After a U.S. veto in the Security Council, the Palestinians promised to seek a U.N. General Assembly vote on a resolution condemning Israel for building a massive security fence that critics say essentially freezes the Mideast peace process.
The United States was the lone vote against the resolution on the 15-member Security Council Tuesday, though four nations abstained. The vote came after a daylong open debate in which most of the 40 nations that spoke condemned Israel for building the barrier, which cuts into the West Bank (search), as a grab for land.
U.S. Ambassador John Negroponte (search) said the resolution was "unbalanced" and "did not further the goals of peace and security in the region."
The United States suggested additions to the document to call on all parties in the Middle East struggle to dismantle terrorist groups. But the Palestinians and Syria, which had introduced the draft, rejected the changes and went ahead with the vote anyway.
The Palestinian U.N. observer, Nasser Al-Kidwa (search), lamented the American decision and said there can be no Mideast peace process so long as Israel continues building the barrier.
"The continuation of the construction of this wall will virtually end the two-state solution and the potential for peace in the region," Al-Kidwa warned. "It is that important."
The request for Security Council action came a week after the Israeli Cabinet approved an extension of the barrier that would sweep around Jewish settlements deep in the West Bank.
Before last week's decision, the barrier a network of fences, walls, razor wires and trenches had largely kept to the 1967 Israel-West Bank dividing line known as the "Green Line," diverting in some places a few miles into the West Bank to enclose Jewish settlements.
Israel insisted the barrier is essential to prevent suicide attacks and by doing so would help create an atmosphere conducive to peace talks.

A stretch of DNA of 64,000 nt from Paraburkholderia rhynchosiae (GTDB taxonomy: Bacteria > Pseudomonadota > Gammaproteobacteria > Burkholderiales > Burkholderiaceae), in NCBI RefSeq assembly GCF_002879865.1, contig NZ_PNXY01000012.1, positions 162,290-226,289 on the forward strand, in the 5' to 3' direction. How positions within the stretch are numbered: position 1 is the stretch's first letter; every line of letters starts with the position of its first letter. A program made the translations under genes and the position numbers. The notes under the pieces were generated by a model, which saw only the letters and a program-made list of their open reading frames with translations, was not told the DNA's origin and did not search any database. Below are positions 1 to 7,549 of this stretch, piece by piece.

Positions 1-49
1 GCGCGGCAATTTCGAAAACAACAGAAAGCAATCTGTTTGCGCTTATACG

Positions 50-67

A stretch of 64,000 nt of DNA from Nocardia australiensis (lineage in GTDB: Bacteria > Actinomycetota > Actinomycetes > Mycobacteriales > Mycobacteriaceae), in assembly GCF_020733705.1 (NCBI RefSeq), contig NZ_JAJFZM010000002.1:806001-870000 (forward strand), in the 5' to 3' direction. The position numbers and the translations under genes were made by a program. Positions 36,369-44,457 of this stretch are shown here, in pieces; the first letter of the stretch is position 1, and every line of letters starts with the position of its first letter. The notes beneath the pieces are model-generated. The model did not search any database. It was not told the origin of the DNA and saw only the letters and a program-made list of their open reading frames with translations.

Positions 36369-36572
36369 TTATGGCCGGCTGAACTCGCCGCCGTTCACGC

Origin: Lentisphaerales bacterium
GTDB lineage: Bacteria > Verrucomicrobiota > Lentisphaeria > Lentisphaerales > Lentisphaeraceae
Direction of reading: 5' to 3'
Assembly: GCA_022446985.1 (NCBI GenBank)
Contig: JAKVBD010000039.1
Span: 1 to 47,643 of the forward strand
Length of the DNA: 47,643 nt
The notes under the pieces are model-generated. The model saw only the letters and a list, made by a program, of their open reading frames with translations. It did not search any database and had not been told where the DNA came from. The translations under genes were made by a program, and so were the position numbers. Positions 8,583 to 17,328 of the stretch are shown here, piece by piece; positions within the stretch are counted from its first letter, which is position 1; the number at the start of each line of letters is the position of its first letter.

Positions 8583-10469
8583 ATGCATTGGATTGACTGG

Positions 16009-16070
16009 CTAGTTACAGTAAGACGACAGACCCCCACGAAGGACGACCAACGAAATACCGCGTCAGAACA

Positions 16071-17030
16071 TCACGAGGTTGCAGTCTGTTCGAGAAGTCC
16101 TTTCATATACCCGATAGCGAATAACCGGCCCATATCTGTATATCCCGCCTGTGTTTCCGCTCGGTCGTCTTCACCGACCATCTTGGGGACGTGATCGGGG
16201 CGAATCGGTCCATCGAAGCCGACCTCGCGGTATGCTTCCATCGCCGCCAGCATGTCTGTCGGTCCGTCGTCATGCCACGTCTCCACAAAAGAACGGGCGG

Israel's U.N. Ambassador Dan Gillerman (search) praised the veto. He said the world community should focus on Palestinian bombers killing innocent civilians, not Israel's barrier.
"No lie is so bold and audacious as the one which pretends that Israel's actions occur in a vacuum and are not in response to years and years of terrorism of the most vicious and brutal kind," Gillerman said.
Al-Kidwa said the Palestinians would seek an emergency session of the General Assembly to introduce a similar resolution. Its adoption is certain because there are no vetoes in the 191-member body.
General Assembly resolutions unlike those of the council aren't legally binding but carry symbolic weight.
The United States has frequently vetoed Arab-backed resolutions seeking to censure Israel because they did not contain explicit condemnations of terrorist groups.
Syria's U.N. Ambassador Fayssal Mekdad, whose country is the only Arab nation on the 15-member council, introduced the draft resolution Thursday on behalf of the 22-member Arab League. After the vote, Mekdad said the U.S. veto damaged Washington's role in efforts toward a lasting Mideast peace.
"To be very frank, the image of the United States as a superpower, as a co-sponsor of the peace process, will definitely suffer," Mekdad said.
The four countries that abstained were Bulgaria, Cameroon, Germany and Britain.
There was almost universal condemnation of the wall during the day's debate. Several countries portrayed it as racist and colonialist, and an overreaction that would turn some parts of the Palestinian territories into "open-air prisons."
Negroponte repeated the U.S. position that the United States doesn't favor the barrier, though he said Israel has the right to protect itself.
"We have urged Israel to consider carefully the consequences of its actions," Negroponte said. "We also urge both parties to avoid actions that exacerbate the situation."
After the open meeting, the Security Council adjourned and diplomats said the United States was proposing changes. Negroponte has insisted any resolution on the Israeli-Palestinian conflict must condemn terrorist activities by Hamas, Islamic Jihad and other groups.
Negroponte said the United States would have been open to further discussion but Syria was insistent on a vote. "And under the circumstances we had no choice but to veto it."